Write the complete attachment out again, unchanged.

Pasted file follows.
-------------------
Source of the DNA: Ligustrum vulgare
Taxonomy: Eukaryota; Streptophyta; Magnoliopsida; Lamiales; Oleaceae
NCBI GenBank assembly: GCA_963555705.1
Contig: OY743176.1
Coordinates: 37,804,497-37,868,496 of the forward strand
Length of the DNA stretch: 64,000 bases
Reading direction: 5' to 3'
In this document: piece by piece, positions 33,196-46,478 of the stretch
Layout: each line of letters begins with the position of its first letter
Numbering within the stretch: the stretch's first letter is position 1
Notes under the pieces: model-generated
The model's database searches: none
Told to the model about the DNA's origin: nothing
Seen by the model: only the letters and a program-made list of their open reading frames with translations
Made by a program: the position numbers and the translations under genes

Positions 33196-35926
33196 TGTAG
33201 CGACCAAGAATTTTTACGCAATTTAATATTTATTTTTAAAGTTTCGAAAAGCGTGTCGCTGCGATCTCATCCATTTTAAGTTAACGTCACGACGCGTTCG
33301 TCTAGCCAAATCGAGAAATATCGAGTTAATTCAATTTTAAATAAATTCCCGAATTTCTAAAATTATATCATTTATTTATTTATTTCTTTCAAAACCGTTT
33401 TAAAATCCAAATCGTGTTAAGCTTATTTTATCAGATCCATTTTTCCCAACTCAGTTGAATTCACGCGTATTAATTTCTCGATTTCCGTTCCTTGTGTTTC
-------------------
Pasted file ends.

Source of the DNA: Ligustrum vulgare
Taxonomy: Eukaryota; Streptophyta; Magnoliopsida; Lamiales; Oleaceae
NCBI GenBank assembly: GCA_963555705.1
Contig: OY743176.1
Coordinates: 37,804,497-37,868,496 of the forward strand
Length of the DNA stretch: 64,000 bases
Reading direction: 5' to 3'
In this document: piece by piece, positions 33,196-46,478 of the stretch
Layout: each line of letters begins with the position of its first letter
Numbering within the stretch: the stretch's first letter is position 1
Notes under the pieces: model-generated
The model's database searches: none
Told to the model about the DNA's origin: nothing
Seen by the model: only the letters and a program-made list of their open reading frames with translations
Made by a program: the position numbers and the translations under genes

Positions 33196-35926
33196 TGTAG
33201 CGACCAAGAATTTTTACGCAATTTAATATTTATTTTTAAAGTTTCGAAAAGCGTGTCGCTGCGATCTCATCCATTTTAAGTTAACGTCACGACGCGTTCG
33301 TCTAGCCAAATCGAGAAATATCGAGTTAATTCAATTTTAAATAAATTCCCGAATTTCTAAAATTATATCATTTATTTATTTATTTCTTTCAAAACCGTTT
33401 TAAAATCCAAATCGTGTTAAGCTTATTTTATCAGATCCATTTTTCCCAACTCAGTTGAATTCACGCGTATTAATTTCTCGATTTCCGTTCCTTGTGTTTC